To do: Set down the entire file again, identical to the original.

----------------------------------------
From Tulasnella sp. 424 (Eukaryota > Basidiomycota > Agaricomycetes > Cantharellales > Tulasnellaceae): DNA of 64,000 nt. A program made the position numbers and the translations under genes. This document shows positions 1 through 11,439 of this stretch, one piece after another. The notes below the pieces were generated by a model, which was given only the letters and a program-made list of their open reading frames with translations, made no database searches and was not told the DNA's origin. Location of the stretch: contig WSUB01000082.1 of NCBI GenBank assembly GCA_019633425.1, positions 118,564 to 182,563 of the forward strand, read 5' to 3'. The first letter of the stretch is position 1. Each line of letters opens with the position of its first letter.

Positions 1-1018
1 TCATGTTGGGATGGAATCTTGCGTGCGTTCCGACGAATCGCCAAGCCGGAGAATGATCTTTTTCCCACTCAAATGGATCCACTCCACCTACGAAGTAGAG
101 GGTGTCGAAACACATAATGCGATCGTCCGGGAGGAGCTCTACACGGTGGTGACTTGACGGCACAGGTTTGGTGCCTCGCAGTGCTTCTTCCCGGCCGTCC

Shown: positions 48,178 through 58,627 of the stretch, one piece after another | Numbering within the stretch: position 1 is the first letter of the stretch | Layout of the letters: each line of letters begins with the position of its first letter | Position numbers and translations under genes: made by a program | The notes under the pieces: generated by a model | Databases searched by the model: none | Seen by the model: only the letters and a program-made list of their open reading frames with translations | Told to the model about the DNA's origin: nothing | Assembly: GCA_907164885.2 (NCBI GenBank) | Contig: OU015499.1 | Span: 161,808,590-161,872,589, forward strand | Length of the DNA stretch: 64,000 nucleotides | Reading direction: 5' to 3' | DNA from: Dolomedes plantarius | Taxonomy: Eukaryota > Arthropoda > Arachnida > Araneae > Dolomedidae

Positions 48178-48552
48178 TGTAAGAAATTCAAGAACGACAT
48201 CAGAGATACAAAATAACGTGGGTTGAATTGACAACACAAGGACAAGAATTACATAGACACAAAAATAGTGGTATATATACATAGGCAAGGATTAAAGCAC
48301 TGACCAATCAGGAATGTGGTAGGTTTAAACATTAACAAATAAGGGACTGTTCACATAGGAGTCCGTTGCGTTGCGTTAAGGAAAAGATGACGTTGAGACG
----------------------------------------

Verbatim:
From Tulasnella sp. 424 (Eukaryota > Basidiomycota > Agaricomycetes > Cantharellales > Tulasnellaceae): DNA of 64,000 nt. A program made the position numbers and the translations under genes. This document shows positions 1 through 11,439 of this stretch, one piece after another. The notes below the pieces were generated by a model, which was given only the letters and a program-made list of their open reading frames with translations, made no database searches and was not told the DNA's origin. Location of the stretch: contig WSUB01000082.1 of NCBI GenBank assembly GCA_019633425.1, positions 118,564 to 182,563 of the forward strand, read 5' to 3'. The first letter of the stretch is position 1. Each line of letters opens with the position of its first letter.

Positions 1-1018
1 TCATGTTGGGATGGAATCTTGCGTGCGTTCCGACGAATCGCCAAGCCGGAGAATGATCTTTTTCCCACTCAAATGGATCCACTCCACCTACGAAGTAGAG
101 GGTGTCGAAACACATAATGCGATCGTCCGGGAGGAGCTCTACACGGTGGTGACTTGACGGCACAGGTTTGGTGCCTCGCAGTGCTTCTTCCCGGCCGTCC

Shown: positions 48,178 through 58,627 of the stretch, one piece after another | Numbering within the stretch: position 1 is the first letter of the stretch | Layout of the letters: each line of letters begins with the position of its first letter | Position numbers and translations under genes: made by a program | The notes under the pieces: generated by a model | Databases searched by the model: none | Seen by the model: only the letters and a program-made list of their open reading frames with translations | Told to the model about the DNA's origin: nothing | Assembly: GCA_907164885.2 (NCBI GenBank) | Contig: OU015499.1 | Span: 161,808,590-161,872,589, forward strand | Length of the DNA stretch: 64,000 nucleotides | Reading direction: 5' to 3' | DNA from: Dolomedes plantarius | Taxonomy: Eukaryota > Arthropoda > Arachnida > Araneae > Dolomedidae

Positions 48178-48552
48178 TGTAAGAAATTCAAGAACGACAT
48201 CAGAGATACAAAATAACGTGGGTTGAATTGACAACACAAGGACAAGAATTACATAGACACAAAAATAGTGGTATATATACATAGGCAAGGATTAAAGCAC
48301 TGACCAATCAGGAATGTGGTAGGTTTAAACATTAACAAATAAGGGACTGTTCACATAGGAGTCCGTTGCGTTGCGTTAAGGAAAAGATGACGTTGAGACG